In this compelling account, noted historian Ronald C. White Jr. shows how Lincoln's speech was initially greeted with confusion and hostility by many in the Union; commended by the legions of African Americans in attendance, abolitionist leader Frederick Douglass among them; and ultimately appropriated by his assassin John Wilkes Booth forty-one days later.
Filled with all the facts and factors surrounding the Second Inaugural, "Lincoln's Greatest Speech" is both an important historical document and a thoughtful analysis of Lincoln's moral and rhetorical genius.
"The U.S. Army in the West, 1870-1880, "Douglas C. McChristian describes the development of army uniforms, equipment, and small arms during a pivotal decade of experimentation and against the backdrop of a highly influential military operation-the Indian campaigns in the West.
McChristian discusses the evolution of military clothing, equipment, and arms throughout the decade and fully describes each type of item and its modifications. Drawing much new information from the records of the Ordnance and Quartermaster departments, he also adds the human perspective with excerpts from previously unpublished 1875 field reports.
Lavishly illustrated with more than two hundred photographs gathered from public and private collections across the nation, this book is an invaluable reference for collectors, curators, and students of militaria and of the colorful frontier era.
The military events of the Second World War have been the subject of historical debate from 1945 to the present. It mattered greatly who won, and fighting was the essential determinant of victory or defeat. In Volume 1 of The Cambridge History of the Second World War a team of twenty-five leading historians offer a comprehensive and authoritative new account of the war's military and strategic history. Part I examines the military cultures and strategic objectives of the eight major powers involved. Part II surveys the course of the war in its key theatres across the world, and assesses why one side or the other prevailed there. Part III considers, in a comparative way, key aspects of military activity, including planning, intelligence, and organisation of troops and material, as well as guerrilla fighting and treatment of prisoners of war.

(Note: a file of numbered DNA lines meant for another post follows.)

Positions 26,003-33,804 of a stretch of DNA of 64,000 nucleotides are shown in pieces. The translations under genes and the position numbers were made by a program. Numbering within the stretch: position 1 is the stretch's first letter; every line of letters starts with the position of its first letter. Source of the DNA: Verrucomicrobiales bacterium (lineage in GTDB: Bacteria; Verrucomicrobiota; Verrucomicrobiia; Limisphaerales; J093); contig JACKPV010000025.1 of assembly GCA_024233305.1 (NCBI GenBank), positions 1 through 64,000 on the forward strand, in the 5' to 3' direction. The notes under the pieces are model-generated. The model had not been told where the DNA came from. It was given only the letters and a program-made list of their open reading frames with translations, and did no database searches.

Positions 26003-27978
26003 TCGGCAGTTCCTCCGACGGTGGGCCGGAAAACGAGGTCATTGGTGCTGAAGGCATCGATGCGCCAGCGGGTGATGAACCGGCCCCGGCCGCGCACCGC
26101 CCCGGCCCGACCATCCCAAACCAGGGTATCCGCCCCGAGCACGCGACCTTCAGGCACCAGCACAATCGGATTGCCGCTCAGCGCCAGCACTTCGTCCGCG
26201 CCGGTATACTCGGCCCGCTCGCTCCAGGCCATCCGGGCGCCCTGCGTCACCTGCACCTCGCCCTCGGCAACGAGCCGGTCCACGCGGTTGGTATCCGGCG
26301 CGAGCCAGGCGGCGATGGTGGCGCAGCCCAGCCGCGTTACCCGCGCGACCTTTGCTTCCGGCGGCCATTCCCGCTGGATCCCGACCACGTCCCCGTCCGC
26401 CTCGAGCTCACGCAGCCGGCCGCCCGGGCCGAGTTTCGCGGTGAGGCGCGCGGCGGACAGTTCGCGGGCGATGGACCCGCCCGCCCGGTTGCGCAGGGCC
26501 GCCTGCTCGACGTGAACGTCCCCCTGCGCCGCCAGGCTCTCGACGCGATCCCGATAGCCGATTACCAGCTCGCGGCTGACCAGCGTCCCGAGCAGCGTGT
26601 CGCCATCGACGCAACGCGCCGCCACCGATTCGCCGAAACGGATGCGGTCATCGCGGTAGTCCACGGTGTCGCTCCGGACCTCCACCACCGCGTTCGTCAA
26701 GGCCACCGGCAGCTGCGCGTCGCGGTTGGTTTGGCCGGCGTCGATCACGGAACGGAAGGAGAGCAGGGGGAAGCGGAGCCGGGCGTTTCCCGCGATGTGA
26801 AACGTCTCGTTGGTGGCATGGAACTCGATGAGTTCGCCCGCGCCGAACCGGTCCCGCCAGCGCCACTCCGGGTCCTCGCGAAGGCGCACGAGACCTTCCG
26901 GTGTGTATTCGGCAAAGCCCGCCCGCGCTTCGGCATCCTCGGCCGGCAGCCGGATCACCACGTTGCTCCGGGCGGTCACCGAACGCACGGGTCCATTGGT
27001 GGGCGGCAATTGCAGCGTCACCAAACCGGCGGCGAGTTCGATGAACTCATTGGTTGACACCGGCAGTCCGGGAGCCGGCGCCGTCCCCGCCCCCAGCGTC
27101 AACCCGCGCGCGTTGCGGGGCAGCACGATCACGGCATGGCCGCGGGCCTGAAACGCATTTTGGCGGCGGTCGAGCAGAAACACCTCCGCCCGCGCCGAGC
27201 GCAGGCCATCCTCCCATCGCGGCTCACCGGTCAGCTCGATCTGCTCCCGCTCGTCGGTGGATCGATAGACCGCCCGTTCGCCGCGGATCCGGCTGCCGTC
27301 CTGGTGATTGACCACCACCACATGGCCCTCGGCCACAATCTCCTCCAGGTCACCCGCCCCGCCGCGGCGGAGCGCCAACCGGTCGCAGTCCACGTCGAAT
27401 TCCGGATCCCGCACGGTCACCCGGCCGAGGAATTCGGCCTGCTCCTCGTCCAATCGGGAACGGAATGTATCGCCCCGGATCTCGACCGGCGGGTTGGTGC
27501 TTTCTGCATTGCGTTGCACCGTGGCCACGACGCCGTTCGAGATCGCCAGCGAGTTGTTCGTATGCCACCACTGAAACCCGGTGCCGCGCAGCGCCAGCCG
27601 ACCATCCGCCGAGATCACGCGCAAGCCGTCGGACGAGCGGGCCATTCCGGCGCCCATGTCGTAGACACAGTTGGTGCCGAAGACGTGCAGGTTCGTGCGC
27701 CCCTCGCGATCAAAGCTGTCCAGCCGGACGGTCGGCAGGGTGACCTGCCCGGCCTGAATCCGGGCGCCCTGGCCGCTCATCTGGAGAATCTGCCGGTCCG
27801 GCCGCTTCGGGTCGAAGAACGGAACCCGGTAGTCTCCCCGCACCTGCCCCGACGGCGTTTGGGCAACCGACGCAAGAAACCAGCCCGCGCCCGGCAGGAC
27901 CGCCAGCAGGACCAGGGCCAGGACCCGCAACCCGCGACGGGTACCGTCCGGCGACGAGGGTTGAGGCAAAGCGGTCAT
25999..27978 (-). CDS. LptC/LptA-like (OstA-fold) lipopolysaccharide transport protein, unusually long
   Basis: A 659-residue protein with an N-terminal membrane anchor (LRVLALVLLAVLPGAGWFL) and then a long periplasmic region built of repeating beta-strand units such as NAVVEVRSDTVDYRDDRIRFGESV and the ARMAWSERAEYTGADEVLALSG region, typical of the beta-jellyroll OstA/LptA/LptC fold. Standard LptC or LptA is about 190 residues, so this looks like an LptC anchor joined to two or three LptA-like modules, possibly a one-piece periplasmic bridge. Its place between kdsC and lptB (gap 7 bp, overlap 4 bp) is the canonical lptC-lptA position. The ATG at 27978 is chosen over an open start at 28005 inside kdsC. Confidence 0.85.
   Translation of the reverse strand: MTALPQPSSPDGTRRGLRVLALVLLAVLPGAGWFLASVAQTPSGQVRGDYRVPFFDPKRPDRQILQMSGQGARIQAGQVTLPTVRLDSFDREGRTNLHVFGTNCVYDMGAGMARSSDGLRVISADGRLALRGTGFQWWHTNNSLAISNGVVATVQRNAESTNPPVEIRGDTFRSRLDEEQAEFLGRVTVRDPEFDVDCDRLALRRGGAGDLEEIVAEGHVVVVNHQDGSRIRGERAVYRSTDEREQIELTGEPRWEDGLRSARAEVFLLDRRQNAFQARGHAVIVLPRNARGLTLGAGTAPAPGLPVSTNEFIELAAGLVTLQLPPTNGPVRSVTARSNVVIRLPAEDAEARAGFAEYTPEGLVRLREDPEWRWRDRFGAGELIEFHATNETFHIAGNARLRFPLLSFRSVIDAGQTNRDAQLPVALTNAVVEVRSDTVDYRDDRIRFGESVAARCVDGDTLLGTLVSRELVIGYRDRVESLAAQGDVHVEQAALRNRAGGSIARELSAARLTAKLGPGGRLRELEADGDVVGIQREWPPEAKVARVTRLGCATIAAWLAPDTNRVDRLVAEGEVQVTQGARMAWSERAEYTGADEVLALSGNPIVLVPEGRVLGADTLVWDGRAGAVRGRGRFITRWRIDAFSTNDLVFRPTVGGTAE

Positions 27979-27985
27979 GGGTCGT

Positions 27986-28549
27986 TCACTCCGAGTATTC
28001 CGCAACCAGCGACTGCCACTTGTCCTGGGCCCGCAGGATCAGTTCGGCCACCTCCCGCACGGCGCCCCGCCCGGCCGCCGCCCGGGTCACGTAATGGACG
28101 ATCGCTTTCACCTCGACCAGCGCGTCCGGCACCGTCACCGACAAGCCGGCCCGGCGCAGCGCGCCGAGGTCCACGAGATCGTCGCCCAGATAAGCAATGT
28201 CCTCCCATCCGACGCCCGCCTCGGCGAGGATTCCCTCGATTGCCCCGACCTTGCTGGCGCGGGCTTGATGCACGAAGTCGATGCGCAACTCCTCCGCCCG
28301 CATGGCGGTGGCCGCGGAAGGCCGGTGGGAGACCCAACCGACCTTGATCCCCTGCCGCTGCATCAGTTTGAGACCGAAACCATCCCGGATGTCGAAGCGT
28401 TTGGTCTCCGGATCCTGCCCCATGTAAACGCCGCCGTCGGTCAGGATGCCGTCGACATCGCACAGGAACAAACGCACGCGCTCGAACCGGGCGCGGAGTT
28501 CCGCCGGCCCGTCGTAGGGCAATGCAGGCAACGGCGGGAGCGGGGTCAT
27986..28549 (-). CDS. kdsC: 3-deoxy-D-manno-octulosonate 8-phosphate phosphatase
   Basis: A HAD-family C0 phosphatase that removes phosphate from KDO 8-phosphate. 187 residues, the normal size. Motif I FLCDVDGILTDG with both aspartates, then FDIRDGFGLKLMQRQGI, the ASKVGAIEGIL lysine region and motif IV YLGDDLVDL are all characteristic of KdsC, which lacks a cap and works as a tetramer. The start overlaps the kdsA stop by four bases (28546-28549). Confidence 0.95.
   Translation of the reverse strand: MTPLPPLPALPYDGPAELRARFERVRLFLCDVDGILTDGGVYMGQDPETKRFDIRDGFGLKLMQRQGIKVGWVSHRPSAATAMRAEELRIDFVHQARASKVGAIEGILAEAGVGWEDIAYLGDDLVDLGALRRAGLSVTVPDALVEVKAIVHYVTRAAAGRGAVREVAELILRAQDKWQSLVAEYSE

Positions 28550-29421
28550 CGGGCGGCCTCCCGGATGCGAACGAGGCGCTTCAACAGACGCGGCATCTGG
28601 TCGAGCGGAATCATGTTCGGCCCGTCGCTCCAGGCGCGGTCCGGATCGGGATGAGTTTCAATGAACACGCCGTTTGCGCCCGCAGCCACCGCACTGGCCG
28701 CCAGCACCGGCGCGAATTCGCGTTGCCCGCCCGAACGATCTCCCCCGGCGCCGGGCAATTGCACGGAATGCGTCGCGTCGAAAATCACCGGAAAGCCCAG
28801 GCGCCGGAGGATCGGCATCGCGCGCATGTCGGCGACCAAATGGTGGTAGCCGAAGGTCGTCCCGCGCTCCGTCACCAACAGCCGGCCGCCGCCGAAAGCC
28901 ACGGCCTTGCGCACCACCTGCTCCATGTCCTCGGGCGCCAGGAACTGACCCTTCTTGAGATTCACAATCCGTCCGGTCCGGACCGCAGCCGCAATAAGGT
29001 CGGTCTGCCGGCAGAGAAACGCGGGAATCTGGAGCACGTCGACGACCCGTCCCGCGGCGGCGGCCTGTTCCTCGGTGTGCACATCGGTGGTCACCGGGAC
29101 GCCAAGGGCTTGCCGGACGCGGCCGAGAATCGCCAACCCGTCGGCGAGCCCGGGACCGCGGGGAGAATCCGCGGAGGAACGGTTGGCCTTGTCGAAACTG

With his third book, To the North Anna River, Gordon Rhea resumes his spectacular narrative of the initial campaign between Ulysses S. Grant and Robert E. Lee in the spring of 1864. May 13 to 25, a phase oddly ignored by historians, was critical in the clash between the Army of the Potomac and the Army of Northern Virginia. During those thirteen days -- an interlude bracketed by horrific battles that riveted the public's attention -- a game of guile and endurance between Grant and Lee escalated to a suspenseful draw on Virginia's North Anna River. Rhea skillfully sets the stage at dawn May 13 and from there lends every imaginable perspective -- from mental interiors to sweeping panoramas to scholarly retrospection -- on the ensuing hours.
From the bloodstained fields of the Mule Shoe to the North Anna River, with Meadow Bridge, Myers Hill, Harris Farm, Jericho Mills, Ox Ford, and Doswell Farm in between, grueling night marches, desperate attacks, and thundering cavalry charges became the norm for both Grant's and Lee's men. But the real story of May 13-25 lay in the two general's efforts to outfox each other, and Rhea charts their every step and misstep. Realizing that his bludgeoning tactics at the Bloody Angle were ineffective, Grant resorted to a fast-paced assault on Lee's vulnerable points. Lee, outnumbered two to one, abandoned the offensive and concentrated on anticipating Grant's maneuvers and shifting quickly enough to repel them. It was an amazingly equal match of wits that produced a gripping, high-stakes bout of warfare -- a test, ultimately, of improvisation for Lee and of perseverance for Grant.
From unprecedented research into more than 550 published and unpublishedsources, Rhea produces an exciting new take on this overlooked passage in the Civil War. He discovers a surprising similarity in military temperament between Lee and Grant, whom historians traditionally contrast. He also presents the first detailed recounting of Philip Sheridan's dramatic battle to save his cavalry corps in front of Richmond; the story of the novice New York and New England heavy artillerists drawn down from Washington; the specifics of Grant's forlorn attack of May 18 at Spotsylvania Court House; and the full picture of Lee's ingenious inverted V formation on the North Anna. The most accurate, not to mention enthralling, account to date of this next phase in Lee and Grant's opening match, To the North Anna River is a worthy sequel to Rhea's earlier acclaimed works.